Grenouille is particularly interested in learning how to make tinctures, extracts, and essences from various plants. This interests Grenouille because it means that he can distill odors into stable essences. During these sessions of distillation, Baldini talks absently to Grenouille about his past. Grenouille doesn't listen to him, because he is completely fascinated with the possibilities that the process of distillation has opened for him. Given leisure at night to do distillation, he tries to distill everything. Certain things, such as glass, brass, porcelain, leather, grain and gravel, do not distill well or at all. Grenouille has not understood that the distillation process is meant only for plants with essential oils to be separated from the rest of the plant; for substances that do not have this oil, distillation is completely useless. This mistake causes him to become extremely ill.

Baldini is thrown into a panic, for Grenouille has contracted syphilitic smallpox with festering measles, from which the doctor says that he will surely die. Baldini had had the most grandiose plans for his business, including a small factory, an export business, and personalized scents for royalty and members of the nobility. Baldini tries to extract new formulas for scents from the dying Grenouille, but the sick man says nothing. Finally, on the point of death, Grenouille asks, "Tell me, maitre, are there other ways to extract the scent from things besides pressing and distilling?" (104). The shocked Baldini answers that there are three ways: enfleurage a chaud, enfleurage a froid, and enfleurage a l'huile, which are the most superior methods, and are used for the best of all scents: jasmine, rose, and orange blossom. Grenouille wants to know where this sort of distillation is done, and Baldini tells him that it is notable in the south of France, in the town of Grasse. This heartens and revives Grenouille to such an extent that he revives and, incredibly, recovers.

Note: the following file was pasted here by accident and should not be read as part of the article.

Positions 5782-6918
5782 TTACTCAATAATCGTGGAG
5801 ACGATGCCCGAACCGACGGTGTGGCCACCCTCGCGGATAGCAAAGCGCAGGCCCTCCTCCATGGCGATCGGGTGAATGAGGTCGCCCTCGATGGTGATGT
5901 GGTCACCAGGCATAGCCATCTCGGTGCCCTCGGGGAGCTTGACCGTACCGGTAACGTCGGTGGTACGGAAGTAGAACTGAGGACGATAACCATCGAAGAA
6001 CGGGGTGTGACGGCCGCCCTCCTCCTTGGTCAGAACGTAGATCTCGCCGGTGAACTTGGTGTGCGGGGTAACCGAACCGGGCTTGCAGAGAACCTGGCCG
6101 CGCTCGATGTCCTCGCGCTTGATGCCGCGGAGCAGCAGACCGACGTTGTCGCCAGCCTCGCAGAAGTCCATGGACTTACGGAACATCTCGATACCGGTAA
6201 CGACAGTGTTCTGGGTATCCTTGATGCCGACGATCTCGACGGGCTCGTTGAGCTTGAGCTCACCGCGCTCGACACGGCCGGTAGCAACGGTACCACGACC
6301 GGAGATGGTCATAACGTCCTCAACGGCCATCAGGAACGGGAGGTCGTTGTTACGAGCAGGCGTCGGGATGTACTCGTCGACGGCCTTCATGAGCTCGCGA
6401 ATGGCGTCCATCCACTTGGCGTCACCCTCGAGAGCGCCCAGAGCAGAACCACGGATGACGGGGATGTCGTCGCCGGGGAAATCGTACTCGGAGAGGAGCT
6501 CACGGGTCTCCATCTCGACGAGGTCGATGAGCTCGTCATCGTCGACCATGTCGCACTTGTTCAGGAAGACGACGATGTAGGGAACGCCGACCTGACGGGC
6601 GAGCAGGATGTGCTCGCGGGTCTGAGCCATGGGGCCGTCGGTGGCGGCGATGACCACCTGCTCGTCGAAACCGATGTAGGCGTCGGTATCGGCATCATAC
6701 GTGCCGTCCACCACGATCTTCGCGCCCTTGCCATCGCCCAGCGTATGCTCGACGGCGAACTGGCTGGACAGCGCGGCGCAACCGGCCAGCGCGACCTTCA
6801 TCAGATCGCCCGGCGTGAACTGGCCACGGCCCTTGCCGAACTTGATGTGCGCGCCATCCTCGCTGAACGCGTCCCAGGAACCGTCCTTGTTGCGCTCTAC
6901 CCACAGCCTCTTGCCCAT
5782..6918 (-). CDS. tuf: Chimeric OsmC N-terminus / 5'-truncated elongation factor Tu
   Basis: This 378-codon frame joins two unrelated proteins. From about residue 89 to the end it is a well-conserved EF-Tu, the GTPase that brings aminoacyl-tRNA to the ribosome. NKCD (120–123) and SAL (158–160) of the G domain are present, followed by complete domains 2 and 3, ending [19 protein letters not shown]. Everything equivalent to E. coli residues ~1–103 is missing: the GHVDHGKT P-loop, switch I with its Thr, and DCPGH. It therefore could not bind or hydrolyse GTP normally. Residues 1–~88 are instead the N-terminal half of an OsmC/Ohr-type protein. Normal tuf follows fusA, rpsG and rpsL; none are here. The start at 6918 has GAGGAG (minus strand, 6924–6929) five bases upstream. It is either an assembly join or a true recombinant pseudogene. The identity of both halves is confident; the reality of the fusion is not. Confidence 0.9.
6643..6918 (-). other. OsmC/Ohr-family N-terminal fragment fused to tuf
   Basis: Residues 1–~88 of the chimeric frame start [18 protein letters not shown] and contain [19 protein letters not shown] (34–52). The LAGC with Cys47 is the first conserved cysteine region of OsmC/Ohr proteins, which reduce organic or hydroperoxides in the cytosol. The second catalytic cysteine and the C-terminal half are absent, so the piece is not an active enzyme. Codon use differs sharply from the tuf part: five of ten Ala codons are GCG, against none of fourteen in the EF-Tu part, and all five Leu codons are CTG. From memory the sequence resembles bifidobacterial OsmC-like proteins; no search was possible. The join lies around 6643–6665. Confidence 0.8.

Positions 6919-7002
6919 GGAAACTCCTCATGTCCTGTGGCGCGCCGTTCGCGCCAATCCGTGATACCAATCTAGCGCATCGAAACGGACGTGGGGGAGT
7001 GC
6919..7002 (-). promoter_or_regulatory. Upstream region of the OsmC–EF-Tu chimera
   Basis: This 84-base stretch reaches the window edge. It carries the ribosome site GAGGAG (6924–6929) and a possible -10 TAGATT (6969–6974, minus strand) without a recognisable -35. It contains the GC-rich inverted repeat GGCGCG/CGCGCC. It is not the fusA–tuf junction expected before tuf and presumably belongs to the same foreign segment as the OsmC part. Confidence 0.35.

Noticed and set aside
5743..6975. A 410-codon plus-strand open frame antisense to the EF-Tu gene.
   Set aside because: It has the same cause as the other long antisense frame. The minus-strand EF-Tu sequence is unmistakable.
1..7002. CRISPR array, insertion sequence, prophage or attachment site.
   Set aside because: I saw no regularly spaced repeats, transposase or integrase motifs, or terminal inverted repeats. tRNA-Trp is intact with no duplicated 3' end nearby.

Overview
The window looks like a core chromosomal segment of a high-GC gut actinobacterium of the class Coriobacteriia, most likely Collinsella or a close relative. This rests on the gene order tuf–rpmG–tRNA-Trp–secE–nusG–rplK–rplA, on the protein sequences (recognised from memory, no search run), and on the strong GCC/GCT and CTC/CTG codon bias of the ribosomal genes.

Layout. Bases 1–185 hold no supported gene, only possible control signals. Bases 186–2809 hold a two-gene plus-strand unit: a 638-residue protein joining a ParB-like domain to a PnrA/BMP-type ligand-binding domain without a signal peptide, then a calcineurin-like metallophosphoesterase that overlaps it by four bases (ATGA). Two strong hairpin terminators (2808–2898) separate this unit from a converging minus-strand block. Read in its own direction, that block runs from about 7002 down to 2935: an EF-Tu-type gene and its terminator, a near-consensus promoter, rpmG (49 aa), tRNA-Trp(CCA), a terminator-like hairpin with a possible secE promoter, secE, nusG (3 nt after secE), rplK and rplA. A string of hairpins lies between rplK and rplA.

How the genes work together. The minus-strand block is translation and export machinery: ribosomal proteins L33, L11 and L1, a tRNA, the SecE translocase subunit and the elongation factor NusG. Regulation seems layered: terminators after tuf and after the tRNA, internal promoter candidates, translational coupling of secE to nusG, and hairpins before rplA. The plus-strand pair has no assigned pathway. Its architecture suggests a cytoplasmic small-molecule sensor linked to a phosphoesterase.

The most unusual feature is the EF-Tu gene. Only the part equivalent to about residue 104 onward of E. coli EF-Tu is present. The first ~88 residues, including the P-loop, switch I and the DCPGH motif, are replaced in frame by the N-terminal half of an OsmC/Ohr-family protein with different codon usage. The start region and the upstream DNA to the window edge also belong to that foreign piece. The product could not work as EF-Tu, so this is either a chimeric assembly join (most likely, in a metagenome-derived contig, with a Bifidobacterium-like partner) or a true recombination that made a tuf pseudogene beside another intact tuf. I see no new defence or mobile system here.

Baldini make Grenouille stay with him a time longer, although the man wants to leave immediately for Grasse. When he does go, he is made to swear that he will never make perfumes in Paris, nor will he live in that city again. Grenouille agrees gladly and, leaving Baldini with a book chock-full of new and wonderful formulas for scents, leaves Paris to make his way to Grasse.

He is now a journeyman perfumer, able to work elsewhere. Baldini, who has kindly provisioned him for his journey, is nevertheless profoundly glad that he is gone. That very night, Baldini's house falls into the Seine, killing him and taking everything, including the formulas, into the water, never to be seen again.


That apprentices were still "sold" at this time shows that the old medieval system of virtual slavery of apprentices was not yet gone. The Middle Ages were a time of serfdom and various other kinds of forced and confined labor and slavery under many guises. Though the Middle Ages, and even the Renaissance, were long over, certain institutions were still in place which valued human beings only by the amount or kind of labor that they could produce; serfdom had been that sort of institution, and the apprentice system in the eighteenth century was similar, though it was under the guise of a training and employment program for children and young men.